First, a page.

P!NK, G-Eazy, Rosalía, J Balvin, El Guincho, Blueface, Kelly Clarkson and More





Y/NY/N is a guide to the week’s music releases based on our highly scientific, non-subjective Yes/No rating system.  

No: P!nk, “Hustle” – I’m only saying no this to song because I prefer its original form: Elle King’s 2015 jam “Ex’s & Oh’s.” —Maria Sherman


No thanks: G-Eazy and Blueface ft. ALLBLACK, YG, “West Coast” – Who invited G-Eazy? I’m not convinced Blueface isn’t a one-hit wonder just yet—but there’s no doubt “Thotiana” is an impenetrable force in pop culture—and ALLBLACK and YG don’t hit this track until far too late in it to save it. The good news is: I’m sure all these California dudes have about 100 more left coast songs left in them. “West Coast” just isn’t it. —MS


LOL: Kelly Clarkson, “Broken and Beautiful” – The latest feel-good-but-shockingly-dark Kelly Clarkson pop anthem is “Broken and Beautiful” for the Ugly Dolls soundtrack. Unlike, say, 2009’s “Because of You,” which aims to find strength through anger, “Broken and Beautiful” identifies flaws and says, “Fuck it, I’m still perfect.” Succinct—and slightly hilarious—messaging for the 2019 crowd, and for a bunch of gross-looking toys. —MS


Yes: Control Top, “Covert Contracts” – Finally, a modern post-punk song that perfectly encapsulates a peculiar, technology-driven anxiety brought into the world by Philadelphia’s Control Top. Singer Ali Carter shoots off with robotic precision the chorus: “Everything looks like a commercial / It’s a brand to be controversial / First step is to give up your attention / Next step is to give up your intention / Then one day you’re locked up for dissension / It was all built into the invention,” a guide to how consumer culture paralyzes people. It’s certainly something to consider when scrolling aimlessly, and it doesn’t hurt that the track rips. —MS


Y: Rosalía and J Balvin ft. El Guincho, “Con Altura” – Elevate your mood, sonic taste buds, and Spring mood board with this one. Spanish flamenco-pop queen Rosalía wanted to pay homage to classic reggaeton, so she naturally tapped Balvin—one of the biggest names in the genre right now whom she shares with a manager with—as well as El Mal Querer’s producer El Guincho (Pablo Díaz-Reixa), to unleash the perfect follow-up to her debut album. In a similar case to “Brillo,” she dominates and floats in a cloud all her own above the gents here with her unique range and style—the latter of which she got to show off in the fun video above directed by Canadian Director X, who’s known for working with Drake and others. As the rest of the world catches on to Rosalía and her global fame rapidly escalates, I hope she never stops experimenting and having fun with it. “Iré joven pa’ la sepultura” she sings, which roughly translates to young ‘til the grave. Same. — Ecleen Luzmila Caraballo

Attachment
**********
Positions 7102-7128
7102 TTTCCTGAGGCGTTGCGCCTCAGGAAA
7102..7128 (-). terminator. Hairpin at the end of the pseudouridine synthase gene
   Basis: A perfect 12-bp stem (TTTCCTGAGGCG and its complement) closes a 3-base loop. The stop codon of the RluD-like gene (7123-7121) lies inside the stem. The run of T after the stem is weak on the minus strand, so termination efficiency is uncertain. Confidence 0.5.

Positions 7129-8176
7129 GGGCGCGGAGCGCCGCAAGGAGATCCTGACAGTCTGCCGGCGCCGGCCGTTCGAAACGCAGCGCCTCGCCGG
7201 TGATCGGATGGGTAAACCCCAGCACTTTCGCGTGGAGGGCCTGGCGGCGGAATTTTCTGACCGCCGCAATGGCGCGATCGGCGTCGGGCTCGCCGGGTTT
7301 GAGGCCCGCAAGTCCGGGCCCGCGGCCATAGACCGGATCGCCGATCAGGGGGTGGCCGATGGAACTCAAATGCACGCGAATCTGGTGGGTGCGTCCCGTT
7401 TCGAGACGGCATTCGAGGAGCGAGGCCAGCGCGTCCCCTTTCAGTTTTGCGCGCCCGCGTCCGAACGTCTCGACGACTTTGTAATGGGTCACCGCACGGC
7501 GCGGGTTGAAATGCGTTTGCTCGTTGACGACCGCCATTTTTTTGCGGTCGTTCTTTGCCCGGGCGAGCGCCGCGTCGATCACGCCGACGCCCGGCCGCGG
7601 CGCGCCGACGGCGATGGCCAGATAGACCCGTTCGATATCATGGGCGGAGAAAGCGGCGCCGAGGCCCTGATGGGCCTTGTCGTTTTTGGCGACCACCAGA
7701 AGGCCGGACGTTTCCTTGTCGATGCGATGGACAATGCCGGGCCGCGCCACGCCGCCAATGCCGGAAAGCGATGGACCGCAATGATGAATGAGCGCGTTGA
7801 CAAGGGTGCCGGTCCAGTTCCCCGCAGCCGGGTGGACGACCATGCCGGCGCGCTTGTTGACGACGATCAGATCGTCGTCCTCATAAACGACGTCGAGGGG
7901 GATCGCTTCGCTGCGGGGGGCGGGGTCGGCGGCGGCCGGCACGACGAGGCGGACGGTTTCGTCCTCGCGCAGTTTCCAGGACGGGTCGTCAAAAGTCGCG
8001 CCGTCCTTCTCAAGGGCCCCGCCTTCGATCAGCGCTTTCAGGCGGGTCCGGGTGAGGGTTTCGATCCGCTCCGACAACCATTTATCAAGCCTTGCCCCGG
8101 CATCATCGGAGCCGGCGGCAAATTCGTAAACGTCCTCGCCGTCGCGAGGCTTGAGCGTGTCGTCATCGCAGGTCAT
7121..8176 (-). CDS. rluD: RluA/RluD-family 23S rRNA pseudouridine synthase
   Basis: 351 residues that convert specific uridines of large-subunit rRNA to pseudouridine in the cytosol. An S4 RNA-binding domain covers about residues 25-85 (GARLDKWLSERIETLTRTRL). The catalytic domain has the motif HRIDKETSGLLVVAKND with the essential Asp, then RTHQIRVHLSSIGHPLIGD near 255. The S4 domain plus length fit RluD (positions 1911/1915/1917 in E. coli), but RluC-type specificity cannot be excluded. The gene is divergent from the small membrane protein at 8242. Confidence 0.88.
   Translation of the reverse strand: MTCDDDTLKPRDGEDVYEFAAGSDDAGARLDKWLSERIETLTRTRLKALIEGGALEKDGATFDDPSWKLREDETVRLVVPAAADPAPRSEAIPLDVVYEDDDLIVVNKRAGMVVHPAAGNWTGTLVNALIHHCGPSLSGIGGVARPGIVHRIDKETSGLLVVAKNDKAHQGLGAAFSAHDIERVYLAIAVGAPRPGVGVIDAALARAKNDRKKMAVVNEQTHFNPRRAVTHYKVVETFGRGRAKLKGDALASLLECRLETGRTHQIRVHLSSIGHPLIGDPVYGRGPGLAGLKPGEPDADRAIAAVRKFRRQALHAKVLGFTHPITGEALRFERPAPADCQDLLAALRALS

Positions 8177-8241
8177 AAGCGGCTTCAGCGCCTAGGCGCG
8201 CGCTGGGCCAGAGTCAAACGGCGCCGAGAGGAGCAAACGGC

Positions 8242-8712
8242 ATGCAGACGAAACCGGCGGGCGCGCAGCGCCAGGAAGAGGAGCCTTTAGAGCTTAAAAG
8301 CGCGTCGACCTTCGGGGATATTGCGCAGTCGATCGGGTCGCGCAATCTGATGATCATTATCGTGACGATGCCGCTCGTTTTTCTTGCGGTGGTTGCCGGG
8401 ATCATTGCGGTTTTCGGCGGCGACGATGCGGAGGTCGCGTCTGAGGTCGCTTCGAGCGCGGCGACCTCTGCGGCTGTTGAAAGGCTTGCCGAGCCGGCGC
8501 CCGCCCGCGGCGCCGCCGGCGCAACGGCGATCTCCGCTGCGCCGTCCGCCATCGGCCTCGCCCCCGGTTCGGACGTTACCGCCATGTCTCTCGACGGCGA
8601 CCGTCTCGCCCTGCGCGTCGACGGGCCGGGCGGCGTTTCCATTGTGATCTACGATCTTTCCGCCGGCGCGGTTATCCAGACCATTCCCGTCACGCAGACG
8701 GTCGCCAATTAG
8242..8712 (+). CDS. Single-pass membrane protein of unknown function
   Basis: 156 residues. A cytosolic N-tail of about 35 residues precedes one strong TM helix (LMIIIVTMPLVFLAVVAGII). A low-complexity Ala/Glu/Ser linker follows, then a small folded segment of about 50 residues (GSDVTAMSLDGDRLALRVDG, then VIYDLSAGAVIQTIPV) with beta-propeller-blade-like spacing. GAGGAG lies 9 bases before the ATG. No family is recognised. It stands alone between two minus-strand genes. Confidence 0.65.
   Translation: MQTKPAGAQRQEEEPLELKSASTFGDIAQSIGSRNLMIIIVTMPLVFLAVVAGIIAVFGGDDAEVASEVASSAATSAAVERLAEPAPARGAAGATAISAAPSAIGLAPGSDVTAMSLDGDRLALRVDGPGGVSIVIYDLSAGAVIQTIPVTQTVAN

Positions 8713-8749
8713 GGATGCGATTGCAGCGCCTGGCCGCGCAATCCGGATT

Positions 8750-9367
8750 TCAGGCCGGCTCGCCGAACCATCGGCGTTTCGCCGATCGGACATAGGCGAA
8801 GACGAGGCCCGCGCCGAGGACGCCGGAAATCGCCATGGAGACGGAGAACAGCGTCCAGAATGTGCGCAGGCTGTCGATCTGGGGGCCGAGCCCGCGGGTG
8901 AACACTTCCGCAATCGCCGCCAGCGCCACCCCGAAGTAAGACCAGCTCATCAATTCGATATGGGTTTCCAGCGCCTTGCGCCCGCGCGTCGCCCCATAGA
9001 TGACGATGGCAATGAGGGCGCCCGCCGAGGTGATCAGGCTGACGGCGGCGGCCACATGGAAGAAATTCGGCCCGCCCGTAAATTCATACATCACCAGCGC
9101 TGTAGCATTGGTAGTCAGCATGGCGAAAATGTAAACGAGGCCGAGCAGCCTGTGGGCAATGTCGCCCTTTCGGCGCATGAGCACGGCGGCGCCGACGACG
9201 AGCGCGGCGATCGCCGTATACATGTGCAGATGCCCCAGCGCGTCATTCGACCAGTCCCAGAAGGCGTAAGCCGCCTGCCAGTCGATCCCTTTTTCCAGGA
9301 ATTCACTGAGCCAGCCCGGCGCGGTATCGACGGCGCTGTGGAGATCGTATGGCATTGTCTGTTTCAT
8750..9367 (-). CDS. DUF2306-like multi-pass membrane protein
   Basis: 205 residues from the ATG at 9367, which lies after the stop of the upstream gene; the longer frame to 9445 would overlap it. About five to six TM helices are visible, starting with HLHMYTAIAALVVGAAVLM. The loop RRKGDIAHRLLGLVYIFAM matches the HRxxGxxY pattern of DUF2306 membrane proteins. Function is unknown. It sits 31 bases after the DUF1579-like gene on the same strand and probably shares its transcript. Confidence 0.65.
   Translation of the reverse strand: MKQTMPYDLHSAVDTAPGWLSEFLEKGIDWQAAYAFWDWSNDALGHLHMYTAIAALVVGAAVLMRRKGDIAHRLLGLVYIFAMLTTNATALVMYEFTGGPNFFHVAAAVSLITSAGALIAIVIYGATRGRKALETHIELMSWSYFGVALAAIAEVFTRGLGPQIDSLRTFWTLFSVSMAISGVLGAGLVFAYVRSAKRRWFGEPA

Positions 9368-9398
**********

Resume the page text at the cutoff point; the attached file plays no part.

zZz: Lion Babe, Cosmic Wind –I like this but don’t love it, and was hoping the R&B duo would lean more into their already established sound for their sophomore album rather than stay in the safe zone of the genre. “Treat Me Like Fire” and Begin as a whole were, I imagine, difficult to follow-up on though, and if the more laid back, anti-hit machine vibe is what they were going for, then they succeeded. The album starts off strong with “Cosmic Wind” – and has a few other high notes including “Reminisce,” my personal favorite, but veers into snoozy safe margins in between. I look forward to seeing what they whip up next. —ELC


Y: Bomba Estéreo and Systema Solar, “ Carnavalera” – If I can’t actually be at Carnaval in Panama or Colombia this year, then playing this on repeat for now feels like the natural, best alternative. It’s impossible to not move while listening to these two Caribbean-infused rhythms come together. —ELC


N: Alejandro Sanz and Camila Cabello, “Mi Persona Favorita” – It brings me no joy to do this as I historically love Sanz and am desperate for Cabello to be known for another song aside from the now dreadful and overplayed “Havana,” but I don’t think these two are a good match vocally or personality-wise. I will say, I think the video amplifies the cheesiness here, making it a better listen than watch. —ELC


Y: Combo Chimbita, “Esto Es Real” – Similarly to Bomba Estéreo, listening to this Colombian-American quartet’s music feels like a nearly spiritual experience. Lead singer Carolina Oliveros’s voice is hypnotic and entrancing as she sings about destiny, strength, and curiosity. —ELC


Y: Okay Kaya, “Believe” (Cher cover) – Okay Kaya strips Cher’s “Believe” of its ability to create a critical mass on the dance floor and turns it into stirring bedroom pop about, well, life after love. The Norwegian singer’s delivery is quiet and self-assured against barely-there synths; it’s almost the complete inverse of the original, but melodic and lovely in its own way. —Frida Garza



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